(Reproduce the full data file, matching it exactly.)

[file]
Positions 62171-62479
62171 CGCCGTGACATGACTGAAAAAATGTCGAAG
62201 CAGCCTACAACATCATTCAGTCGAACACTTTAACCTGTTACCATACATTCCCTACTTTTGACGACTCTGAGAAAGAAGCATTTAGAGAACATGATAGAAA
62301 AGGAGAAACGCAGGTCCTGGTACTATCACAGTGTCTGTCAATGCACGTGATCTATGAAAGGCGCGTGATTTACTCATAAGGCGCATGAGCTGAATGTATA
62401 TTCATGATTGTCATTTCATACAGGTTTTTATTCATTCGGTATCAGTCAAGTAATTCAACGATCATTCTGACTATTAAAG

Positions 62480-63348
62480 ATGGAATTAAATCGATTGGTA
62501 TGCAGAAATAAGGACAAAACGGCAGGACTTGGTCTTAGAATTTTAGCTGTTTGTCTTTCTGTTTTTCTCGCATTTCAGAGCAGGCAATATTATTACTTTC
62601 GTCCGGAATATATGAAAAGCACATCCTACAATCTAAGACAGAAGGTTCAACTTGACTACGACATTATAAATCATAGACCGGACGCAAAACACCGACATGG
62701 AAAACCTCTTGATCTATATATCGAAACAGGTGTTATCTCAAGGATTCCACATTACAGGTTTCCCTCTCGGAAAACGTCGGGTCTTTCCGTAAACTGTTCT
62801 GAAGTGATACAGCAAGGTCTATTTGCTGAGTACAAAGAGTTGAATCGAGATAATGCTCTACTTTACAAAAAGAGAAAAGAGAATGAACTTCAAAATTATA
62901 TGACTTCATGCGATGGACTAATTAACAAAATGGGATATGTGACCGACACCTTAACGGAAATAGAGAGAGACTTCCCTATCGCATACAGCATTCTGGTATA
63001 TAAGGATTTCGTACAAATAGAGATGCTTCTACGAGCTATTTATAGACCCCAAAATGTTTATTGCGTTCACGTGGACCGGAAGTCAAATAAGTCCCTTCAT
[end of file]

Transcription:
Positions 62171-62479
62171 CGCCGTGACATGACTGAAAAAATGTCGAAG
62201 CAGCCTACAACATCATTCAGTCGAACACTTTAACCTGTTACCATACATTCCCTACTTTTGACGACTCTGAGAAAGAAGCATTTAGAGAACATGATAGAAA
62301 AGGAGAAACGCAGGTCCTGGTACTATCACAGTGTCTGTCAATGCACGTGATCTATGAAAGGCGCGTGATTTACTCATAAGGCGCATGAGCTGAATGTATA
62401 TTCATGATTGTCATTTCATACAGGTTTTTATTCATTCGGTATCAGTCAAGTAATTCAACGATCATTCTGACTATTAAAG

Positions 62480-63348
62480 ATGGAATTAAATCGATTGGTA
62501 TGCAGAAATAAGGACAAAACGGCAGGACTTGGTCTTAGAATTTTAGCTGTTTGTCTTTCTGTTTTTCTCGCATTTCAGAGCAGGCAATATTATTACTTTC
62601 GTCCGGAATATATGAAAAGCACATCCTACAATCTAAGACAGAAGGTTCAACTTGACTACGACATTATAAATCATAGACCGGACGCAAAACACCGACATGG
62701 AAAACCTCTTGATCTATATATCGAAACAGGTGTTATCTCAAGGATTCCACATTACAGGTTTCCCTCTCGGAAAACGTCGGGTCTTTCCGTAAACTGTTCT
62801 GAAGTGATACAGCAAGGTCTATTTGCTGAGTACAAAGAGTTGAATCGAGATAATGCTCTACTTTACAAAAAGAGAAAAGAGAATGAACTTCAAAATTATA
62901 TGACTTCATGCGATGGACTAATTAACAAAATGGGATATGTGACCGACACCTTAACGGAAATAGAGAGAGACTTCCCTATCGCATACAGCATTCTGGTATA
63001 TAAGGATTTCGTACAAATAGAGATGCTTCTACGAGCTATTTATAGACCCCAAAATGTTTATTGCGTTCACGTGGACCGGAAGTCAAATAAGTCCCTTCAT